By 2017, that startup effort sprouted into other businesses, investments, properties etc. and it had made me over $2.5 million.

What I am saying is that having a small budget willnot stop you from reaching the goal IF you are willing to learn.

In fact, 91% of millionaires today started from zero.

Kind of like I did.

Let me now unveil the simple but breathtaking secret of creating passive income for life:

This is very important so stop multi-tasking and write it down…

Assume that you currently have $1000 in savings.

If you were like most people, you would spend it on eating out, clothes or buying a fancy car.

However, if you cared even a little about escaping the Rat Race, you would at the very least keep that $1,000 in a savings account where it would pay you 1-3% interest yearly.

A financially savvy person would instead invest in stock of a company which pays out dividends or buy real estate by pooling his investment up with other investors for a much, much higher return.

Let’s only talk about dividend stocks right now since they are the easiest to get into.

As you might already know, buying a stock of a company means becoming a part owner of that company.

Doing so entitles you to profits which the company generates.

Once again, you have $1,000 lying around.

You grab your laptop, go to Google and search up a list of companies in your country which have the longest track records for paying out dividends.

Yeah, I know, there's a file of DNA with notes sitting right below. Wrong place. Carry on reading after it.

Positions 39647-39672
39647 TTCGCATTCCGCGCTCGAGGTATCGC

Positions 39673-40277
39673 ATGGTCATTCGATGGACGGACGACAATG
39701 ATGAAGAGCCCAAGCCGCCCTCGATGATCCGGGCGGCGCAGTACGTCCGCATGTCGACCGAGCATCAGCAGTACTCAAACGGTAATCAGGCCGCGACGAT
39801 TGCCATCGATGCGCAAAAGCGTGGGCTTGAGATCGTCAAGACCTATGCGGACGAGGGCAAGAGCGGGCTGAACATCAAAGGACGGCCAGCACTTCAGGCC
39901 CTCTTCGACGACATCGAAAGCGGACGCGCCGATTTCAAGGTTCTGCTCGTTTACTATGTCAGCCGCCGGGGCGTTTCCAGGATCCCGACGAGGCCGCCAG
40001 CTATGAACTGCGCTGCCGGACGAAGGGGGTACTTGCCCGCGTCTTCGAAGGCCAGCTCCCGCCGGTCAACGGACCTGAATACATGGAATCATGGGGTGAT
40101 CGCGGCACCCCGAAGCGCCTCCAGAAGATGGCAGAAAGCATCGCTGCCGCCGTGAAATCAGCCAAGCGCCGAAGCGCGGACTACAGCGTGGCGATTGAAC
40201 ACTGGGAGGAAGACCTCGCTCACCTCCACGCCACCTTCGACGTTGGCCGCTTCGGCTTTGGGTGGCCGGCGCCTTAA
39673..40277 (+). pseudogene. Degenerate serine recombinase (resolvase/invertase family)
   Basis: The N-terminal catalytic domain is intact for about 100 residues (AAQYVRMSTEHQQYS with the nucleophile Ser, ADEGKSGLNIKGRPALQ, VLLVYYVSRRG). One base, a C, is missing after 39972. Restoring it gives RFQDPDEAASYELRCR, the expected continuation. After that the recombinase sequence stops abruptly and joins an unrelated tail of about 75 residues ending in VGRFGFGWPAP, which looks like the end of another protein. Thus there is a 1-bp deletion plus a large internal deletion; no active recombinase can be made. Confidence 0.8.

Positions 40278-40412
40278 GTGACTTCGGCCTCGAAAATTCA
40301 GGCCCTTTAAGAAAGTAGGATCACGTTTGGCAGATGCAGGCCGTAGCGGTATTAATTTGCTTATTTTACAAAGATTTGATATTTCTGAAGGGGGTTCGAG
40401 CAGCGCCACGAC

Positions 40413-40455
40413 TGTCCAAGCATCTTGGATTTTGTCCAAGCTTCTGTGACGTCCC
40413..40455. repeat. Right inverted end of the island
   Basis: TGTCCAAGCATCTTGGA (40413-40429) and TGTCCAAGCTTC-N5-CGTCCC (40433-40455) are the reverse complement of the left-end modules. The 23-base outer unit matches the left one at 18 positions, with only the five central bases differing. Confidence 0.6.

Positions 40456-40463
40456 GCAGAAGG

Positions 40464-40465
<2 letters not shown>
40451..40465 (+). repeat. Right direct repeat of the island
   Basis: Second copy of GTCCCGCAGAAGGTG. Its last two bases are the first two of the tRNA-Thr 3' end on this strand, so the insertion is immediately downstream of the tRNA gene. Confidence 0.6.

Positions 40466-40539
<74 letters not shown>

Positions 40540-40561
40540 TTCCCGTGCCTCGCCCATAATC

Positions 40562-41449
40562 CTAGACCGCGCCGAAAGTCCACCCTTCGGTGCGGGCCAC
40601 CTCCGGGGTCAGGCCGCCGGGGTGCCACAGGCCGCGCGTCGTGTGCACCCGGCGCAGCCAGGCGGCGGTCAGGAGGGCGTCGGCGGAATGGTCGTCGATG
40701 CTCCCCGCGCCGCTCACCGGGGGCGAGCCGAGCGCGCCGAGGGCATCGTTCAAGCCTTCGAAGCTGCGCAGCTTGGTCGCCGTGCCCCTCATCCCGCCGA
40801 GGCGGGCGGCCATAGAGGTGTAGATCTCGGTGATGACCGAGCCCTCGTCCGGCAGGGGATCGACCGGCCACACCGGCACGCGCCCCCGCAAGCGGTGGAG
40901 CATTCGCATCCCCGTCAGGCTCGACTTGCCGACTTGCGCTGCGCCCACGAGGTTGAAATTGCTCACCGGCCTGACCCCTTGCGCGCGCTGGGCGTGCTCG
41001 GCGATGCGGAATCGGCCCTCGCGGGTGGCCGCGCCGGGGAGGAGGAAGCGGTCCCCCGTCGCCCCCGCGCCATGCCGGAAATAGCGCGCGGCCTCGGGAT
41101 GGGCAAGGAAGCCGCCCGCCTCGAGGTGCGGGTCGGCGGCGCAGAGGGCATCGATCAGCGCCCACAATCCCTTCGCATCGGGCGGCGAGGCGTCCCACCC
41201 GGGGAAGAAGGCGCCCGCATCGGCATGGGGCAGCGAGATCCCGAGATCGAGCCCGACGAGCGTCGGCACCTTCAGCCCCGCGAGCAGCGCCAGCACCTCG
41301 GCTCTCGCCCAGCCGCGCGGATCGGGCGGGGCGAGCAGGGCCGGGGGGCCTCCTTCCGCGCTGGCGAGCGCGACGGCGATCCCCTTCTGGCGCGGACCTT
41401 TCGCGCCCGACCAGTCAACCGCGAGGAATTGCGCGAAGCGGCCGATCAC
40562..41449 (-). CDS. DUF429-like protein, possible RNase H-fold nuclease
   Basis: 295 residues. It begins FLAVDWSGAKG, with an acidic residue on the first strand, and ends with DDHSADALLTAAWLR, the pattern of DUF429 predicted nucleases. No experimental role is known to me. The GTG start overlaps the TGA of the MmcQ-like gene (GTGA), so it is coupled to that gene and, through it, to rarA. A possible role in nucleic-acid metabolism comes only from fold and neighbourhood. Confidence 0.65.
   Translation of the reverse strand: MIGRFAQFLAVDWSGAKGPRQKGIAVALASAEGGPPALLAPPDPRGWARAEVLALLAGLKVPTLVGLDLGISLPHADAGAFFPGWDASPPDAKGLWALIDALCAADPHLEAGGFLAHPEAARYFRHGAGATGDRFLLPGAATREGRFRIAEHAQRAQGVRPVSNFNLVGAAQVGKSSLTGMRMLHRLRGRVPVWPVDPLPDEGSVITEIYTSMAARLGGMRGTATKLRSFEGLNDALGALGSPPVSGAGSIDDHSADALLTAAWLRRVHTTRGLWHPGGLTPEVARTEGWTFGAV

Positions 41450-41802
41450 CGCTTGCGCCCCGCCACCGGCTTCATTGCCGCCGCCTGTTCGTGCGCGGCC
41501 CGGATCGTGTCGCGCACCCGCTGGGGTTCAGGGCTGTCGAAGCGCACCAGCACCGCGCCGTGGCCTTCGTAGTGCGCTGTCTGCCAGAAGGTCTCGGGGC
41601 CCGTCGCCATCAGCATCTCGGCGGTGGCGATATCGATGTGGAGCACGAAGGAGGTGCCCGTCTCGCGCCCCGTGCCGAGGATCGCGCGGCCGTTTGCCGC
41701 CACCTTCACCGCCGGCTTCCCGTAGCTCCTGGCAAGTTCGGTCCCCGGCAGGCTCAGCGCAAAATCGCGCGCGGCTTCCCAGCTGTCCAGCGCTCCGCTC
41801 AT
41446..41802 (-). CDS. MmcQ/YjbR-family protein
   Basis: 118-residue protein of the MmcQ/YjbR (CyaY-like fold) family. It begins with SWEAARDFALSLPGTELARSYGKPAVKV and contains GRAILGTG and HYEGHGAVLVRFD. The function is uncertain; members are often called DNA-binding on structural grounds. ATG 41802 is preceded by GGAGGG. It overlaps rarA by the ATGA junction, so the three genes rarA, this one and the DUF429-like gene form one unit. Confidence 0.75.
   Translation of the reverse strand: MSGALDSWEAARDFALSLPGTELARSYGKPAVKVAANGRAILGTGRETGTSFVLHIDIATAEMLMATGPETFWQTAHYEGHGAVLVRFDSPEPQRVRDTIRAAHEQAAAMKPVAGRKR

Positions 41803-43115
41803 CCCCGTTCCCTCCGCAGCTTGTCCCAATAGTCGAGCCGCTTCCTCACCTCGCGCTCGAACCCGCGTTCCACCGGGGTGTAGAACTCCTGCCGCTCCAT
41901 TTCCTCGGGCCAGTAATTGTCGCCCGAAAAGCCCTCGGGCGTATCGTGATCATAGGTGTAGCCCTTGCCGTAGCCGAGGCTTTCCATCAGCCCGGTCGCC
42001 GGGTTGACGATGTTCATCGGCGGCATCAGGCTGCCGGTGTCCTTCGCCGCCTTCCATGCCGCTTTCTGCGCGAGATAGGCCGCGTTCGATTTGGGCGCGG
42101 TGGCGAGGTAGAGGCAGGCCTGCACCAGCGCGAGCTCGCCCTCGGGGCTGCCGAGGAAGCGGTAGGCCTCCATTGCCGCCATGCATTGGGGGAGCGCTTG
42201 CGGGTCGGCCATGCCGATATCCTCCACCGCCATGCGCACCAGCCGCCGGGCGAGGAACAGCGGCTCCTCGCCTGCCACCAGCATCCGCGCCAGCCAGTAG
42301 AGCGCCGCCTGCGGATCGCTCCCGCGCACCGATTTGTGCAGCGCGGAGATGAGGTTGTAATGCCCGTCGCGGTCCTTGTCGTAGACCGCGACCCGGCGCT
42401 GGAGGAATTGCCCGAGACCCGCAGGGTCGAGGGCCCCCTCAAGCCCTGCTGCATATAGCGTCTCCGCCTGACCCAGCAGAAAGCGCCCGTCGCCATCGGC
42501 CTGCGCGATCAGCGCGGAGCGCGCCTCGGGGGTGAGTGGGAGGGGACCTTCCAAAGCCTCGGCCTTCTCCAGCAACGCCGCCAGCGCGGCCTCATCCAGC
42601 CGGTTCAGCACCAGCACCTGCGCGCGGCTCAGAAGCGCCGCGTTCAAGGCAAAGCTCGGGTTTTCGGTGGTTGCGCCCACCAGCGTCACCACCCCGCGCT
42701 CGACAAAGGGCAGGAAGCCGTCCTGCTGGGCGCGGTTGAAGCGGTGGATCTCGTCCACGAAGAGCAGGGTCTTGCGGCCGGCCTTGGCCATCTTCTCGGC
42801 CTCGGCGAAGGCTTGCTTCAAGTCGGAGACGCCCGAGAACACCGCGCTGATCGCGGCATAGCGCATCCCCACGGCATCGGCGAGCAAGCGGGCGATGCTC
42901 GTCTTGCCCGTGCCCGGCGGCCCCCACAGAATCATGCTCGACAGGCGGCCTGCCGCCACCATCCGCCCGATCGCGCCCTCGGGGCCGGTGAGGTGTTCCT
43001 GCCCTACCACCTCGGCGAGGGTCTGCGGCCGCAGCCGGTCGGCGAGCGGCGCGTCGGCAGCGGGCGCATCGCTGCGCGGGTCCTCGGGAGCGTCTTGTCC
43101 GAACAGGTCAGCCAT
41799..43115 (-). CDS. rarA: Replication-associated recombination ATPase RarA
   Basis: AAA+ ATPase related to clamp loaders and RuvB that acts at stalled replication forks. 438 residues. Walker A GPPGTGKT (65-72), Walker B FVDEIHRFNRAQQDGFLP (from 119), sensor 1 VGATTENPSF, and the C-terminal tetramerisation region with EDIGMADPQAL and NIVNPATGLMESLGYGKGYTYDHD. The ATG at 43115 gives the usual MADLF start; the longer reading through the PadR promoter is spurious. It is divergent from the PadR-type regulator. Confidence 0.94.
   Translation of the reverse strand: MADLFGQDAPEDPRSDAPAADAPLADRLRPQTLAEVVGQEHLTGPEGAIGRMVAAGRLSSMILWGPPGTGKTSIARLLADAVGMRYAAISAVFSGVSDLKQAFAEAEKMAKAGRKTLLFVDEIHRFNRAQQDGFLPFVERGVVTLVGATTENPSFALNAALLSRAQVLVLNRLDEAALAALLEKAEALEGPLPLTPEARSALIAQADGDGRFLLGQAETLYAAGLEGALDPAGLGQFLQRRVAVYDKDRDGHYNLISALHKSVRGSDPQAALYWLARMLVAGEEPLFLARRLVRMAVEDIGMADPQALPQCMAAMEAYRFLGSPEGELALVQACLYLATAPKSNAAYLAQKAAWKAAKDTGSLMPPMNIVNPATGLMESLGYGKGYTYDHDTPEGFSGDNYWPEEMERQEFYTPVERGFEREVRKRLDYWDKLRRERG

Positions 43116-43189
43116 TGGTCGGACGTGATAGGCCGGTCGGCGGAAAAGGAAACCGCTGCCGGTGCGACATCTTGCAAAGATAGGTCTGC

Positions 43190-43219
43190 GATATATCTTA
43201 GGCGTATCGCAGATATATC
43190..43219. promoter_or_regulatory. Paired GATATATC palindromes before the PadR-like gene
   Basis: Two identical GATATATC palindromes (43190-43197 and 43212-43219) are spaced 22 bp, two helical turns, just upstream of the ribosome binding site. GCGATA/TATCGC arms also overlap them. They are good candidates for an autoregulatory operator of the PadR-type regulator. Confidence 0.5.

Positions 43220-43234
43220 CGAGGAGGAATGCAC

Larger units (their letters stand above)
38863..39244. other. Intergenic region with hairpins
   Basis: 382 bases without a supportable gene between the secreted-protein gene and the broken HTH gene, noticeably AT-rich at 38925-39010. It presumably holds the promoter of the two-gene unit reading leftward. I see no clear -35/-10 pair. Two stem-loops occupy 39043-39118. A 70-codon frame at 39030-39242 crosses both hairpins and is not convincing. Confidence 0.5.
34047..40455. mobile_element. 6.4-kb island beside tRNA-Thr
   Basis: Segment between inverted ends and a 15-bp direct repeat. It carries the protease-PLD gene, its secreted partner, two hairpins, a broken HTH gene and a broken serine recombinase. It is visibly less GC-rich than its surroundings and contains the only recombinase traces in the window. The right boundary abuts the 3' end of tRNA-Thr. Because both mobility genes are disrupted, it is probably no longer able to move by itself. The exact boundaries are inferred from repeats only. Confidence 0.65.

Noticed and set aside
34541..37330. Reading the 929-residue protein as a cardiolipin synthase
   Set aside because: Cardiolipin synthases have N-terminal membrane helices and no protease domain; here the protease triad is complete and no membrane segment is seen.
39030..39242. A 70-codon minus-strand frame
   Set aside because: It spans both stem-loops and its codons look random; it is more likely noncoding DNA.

This is exactly what I did when I had around $124,000 lying around and wanted to create life-long passive income out of it. 

I did 2 hours of research and landed on Enbridge, which is a gigantic (and extremely popular) Utility company in Canada (Electricity, gas, fuels – you know the drill).

This company has been paying 5-7% in yearly dividends for over 27 years.

Yes, 27 years…

Also, these dividends are increased by 8-10% every single year so you get higher payments every year you hold on to the stock.

So I took the plunge and bought Enbridge shares at $38, at a huge bargain because I was able to get my hands on it when other investors were selling the stock.

Why were they selling the stock?

Because “the price was falling” which is the absolute worst reason you can have for selling a stock. 

Enbridge shares are now trading at $49.91 today (May 16 2019).

Here’s a screenshot of my investment in Enbridge:

If you look closely, the stock has increased in price, which means I have a $18,000 profit but I don’t care about that at all. 

What do I actually care about?

I care about the passive income it generates for me (i.e. dividends).

Income I get without working for it.

In other words, free money.

Till date, this stock investment has generated over $11,500 in dividends for me and my family and this income is taxed only 2-5% in US and Canada. 

That said, the dividends Enbridge pays out has been increasing every year for the last 27 years so in 5 years, I will be getting much more in dividends than I am now. 

This is how simple it really is to create passive income which can support your lifestyle and get you out of the Rat Race once and for all.

Let’s recap…

Permanent, life-changing passive income is generated when: 

1. You buy or create an asset which works 24/7 for you

2. You get others to invest their time, money and talents to work for you

Passive income is a fascinating thing, and an absolute superpower once you create it.

Stay tuned – tomorrow I’ll teach you how to use “leverage” to build wealth quickly and in a hands-off manner…

Want me to personally guide you on your life-changing journey to wealth and answer your biggest questions about creating multiple streams of passive income? Join Yasir Khan’s Wealth Mastery Program today…


Yasir Khan